Age cannot wither their fortitude and poise

‘Self-isolation’ and ‘social distancing’ are not new concepts in an increasingly ageist society. But the restrictions on movement in public places during the ongoing nationwide lockdown are testing the strength of the social networks (the offline kind) that nurture relations between neighbours and friends in a locality, especially for old people living independently or in care homes.

“We are getting along with the help of prayer and our well-wishers,” says mridangam, kanjira and konakkol exponent Tiruchi R Thayumanavan, 91 years, who shares his home ‘Guru Anugraham’ in Woraiyur, with his wife Kanakambujam, an octogenarian. “We have stopped watching news on television because it’s all about coronavirus, and my wife gets upset. I meditate for long periods, and practise my music as best as I can.”

A domestic worker comes early in the morning to attend to the dish-washing and cleaning, and leaves within an hour. Since the couple is unable to venture out for groceries, a well-wisher prepares lunch gravies and side dishes for them and delivers the meal by 9 a.m. “I make the rice to accompany the gravies daily. By God’s grace, it is our friends and students who are helping out in this difficult time,” said Mrs. Thayumanavan.

For retired professor S. Sankaran, 74 years, the lockdown has forced him to recalibrate his daily movements in keeping with the timings specified by the authorities. “I used to go out for a walk early in the morning and buy milk for coffee every day on the way back. This is no longer possible, so I have had to adjust when I leave my home,” said Mr. Sankaran, who lives alone in a 2-bedroom apartment in Cantonment.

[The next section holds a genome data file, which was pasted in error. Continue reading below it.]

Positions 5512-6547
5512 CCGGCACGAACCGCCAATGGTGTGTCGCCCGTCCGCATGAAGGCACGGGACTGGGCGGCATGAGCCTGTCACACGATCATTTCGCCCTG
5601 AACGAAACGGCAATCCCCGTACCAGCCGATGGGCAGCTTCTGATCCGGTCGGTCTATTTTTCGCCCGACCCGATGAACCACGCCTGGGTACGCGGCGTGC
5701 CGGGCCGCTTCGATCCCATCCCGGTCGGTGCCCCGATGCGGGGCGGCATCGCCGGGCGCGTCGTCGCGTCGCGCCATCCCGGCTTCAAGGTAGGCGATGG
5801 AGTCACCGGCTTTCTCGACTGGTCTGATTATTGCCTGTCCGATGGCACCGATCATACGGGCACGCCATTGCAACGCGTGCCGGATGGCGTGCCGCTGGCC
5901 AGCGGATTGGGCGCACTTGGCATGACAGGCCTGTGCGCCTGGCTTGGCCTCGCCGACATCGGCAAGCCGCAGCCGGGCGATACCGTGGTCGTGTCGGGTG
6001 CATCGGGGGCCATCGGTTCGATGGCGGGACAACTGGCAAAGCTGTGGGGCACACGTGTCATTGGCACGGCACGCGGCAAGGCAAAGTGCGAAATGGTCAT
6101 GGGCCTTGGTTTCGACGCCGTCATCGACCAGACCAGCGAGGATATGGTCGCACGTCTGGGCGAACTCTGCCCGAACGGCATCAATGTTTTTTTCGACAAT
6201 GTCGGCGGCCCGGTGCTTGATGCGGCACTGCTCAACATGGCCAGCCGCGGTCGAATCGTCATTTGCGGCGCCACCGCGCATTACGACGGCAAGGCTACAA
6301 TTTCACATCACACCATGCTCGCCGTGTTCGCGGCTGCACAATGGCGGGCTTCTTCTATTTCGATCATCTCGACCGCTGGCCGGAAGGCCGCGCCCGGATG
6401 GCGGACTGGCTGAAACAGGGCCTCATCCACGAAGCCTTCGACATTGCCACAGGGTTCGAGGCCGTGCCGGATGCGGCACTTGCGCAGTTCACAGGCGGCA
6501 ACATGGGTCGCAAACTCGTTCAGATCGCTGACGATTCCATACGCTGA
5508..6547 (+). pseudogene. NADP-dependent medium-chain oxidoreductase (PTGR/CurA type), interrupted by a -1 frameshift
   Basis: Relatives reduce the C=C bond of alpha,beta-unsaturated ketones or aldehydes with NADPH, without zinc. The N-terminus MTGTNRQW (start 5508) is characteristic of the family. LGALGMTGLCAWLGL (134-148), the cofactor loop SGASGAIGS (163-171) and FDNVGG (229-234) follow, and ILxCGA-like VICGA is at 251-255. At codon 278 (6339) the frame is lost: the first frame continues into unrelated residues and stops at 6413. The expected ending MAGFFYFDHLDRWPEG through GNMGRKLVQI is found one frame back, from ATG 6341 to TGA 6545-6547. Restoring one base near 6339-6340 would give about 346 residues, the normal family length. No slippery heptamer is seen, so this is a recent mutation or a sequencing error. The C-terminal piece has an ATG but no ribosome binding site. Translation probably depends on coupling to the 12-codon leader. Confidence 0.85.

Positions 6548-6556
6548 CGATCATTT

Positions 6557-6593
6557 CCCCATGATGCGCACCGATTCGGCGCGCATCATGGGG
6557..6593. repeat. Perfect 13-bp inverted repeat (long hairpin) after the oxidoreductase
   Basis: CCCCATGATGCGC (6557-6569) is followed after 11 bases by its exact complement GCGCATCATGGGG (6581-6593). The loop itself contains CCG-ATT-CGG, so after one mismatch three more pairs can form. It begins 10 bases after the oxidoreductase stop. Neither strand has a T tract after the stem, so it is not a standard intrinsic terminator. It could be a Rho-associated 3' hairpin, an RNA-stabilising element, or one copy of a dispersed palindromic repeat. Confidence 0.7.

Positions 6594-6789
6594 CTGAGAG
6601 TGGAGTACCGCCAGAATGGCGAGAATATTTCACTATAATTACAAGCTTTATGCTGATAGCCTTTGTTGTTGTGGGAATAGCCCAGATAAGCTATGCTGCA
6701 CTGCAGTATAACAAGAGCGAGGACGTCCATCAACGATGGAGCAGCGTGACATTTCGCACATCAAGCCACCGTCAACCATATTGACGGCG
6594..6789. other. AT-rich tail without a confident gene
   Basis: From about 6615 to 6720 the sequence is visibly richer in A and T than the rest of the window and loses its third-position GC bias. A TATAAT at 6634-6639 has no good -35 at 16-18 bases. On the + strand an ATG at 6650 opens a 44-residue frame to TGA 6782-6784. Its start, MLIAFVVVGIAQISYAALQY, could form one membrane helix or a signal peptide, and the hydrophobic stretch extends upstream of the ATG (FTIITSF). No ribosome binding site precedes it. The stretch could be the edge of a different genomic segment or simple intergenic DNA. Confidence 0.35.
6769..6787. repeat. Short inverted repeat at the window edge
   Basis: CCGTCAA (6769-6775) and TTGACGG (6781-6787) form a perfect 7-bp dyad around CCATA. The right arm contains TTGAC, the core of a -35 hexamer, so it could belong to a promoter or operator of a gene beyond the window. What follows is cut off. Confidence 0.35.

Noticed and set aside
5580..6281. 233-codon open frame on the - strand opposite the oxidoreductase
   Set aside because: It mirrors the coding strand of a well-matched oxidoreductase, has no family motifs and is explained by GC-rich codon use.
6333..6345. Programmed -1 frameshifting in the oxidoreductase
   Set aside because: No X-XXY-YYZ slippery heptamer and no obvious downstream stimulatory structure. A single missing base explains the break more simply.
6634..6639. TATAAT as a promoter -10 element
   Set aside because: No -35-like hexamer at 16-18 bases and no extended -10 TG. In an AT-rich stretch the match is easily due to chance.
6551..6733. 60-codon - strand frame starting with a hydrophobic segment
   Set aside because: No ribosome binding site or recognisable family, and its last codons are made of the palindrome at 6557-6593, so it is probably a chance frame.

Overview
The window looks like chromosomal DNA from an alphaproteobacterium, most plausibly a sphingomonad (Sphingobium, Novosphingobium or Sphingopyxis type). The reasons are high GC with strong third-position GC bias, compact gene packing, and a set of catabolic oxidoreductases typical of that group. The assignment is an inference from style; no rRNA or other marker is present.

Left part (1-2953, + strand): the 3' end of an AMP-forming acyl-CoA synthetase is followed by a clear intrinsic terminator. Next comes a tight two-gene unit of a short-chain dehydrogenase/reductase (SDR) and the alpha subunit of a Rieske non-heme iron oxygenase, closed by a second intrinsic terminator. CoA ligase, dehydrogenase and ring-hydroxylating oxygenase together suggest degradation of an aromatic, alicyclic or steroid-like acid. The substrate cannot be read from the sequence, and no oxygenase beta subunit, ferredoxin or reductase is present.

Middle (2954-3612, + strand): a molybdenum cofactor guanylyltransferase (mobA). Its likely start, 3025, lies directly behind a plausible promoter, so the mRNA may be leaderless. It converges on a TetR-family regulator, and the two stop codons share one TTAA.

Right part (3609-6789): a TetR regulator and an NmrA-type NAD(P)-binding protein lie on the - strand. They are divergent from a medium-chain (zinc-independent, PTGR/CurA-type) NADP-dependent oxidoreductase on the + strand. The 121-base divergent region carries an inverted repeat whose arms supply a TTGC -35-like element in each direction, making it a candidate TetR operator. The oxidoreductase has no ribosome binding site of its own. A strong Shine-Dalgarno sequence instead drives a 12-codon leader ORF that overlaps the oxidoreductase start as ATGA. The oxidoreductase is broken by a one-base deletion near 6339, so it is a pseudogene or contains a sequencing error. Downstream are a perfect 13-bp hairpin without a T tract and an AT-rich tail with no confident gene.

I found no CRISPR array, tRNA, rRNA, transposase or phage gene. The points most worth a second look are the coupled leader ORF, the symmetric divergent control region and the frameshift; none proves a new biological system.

While he usually gets by with a light breakfast at home, Mr. Sankaran goes out for lunch and dinner. “I’m not very upset by the lockdown’s rules, but I do hope things will return to normal soon,” he said.

Unable to meet anyone socially, he has taken to catching up with his siblings and their families, through regular phone calls.

As an academic in industrial microbiology, Mr. Sankaran is interested in the current focus on COVID19. “There are many theories about how it was first transmitted to the human population. But we are still to find a cure for it. I hope we will work through this crisis soon,” he said.

Life continues to be quiet for those in old age homes, where the lockdown has meant a ban on visitors. “Most senior citizens suffer from age-related depression, so they are not really cognizant of what’s happening during the lockdown,” said P. Karthikeyan, who runs Shree Sayee Old Age Home in Srinivasa Nagar.

All the 20 seniors living here are above the age of 80 years, and are being given immunity-boosting food to help them avoid any viral infections, said Mr. Karthikeyan. “We have stopped visitors during the lockdown to protect the health of our home’s members. But since only four or five of our seniors are aware of the world outside, they are not unduly upset by the pandemic or the lockdown.”

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Printable version | Jul 5, 2020 8:41:48 PM | https://www.thehindu.com/news/cities/Tiruchirapalli/age-cannot-wither-their-fortitude-and-poise/article31359630.ece

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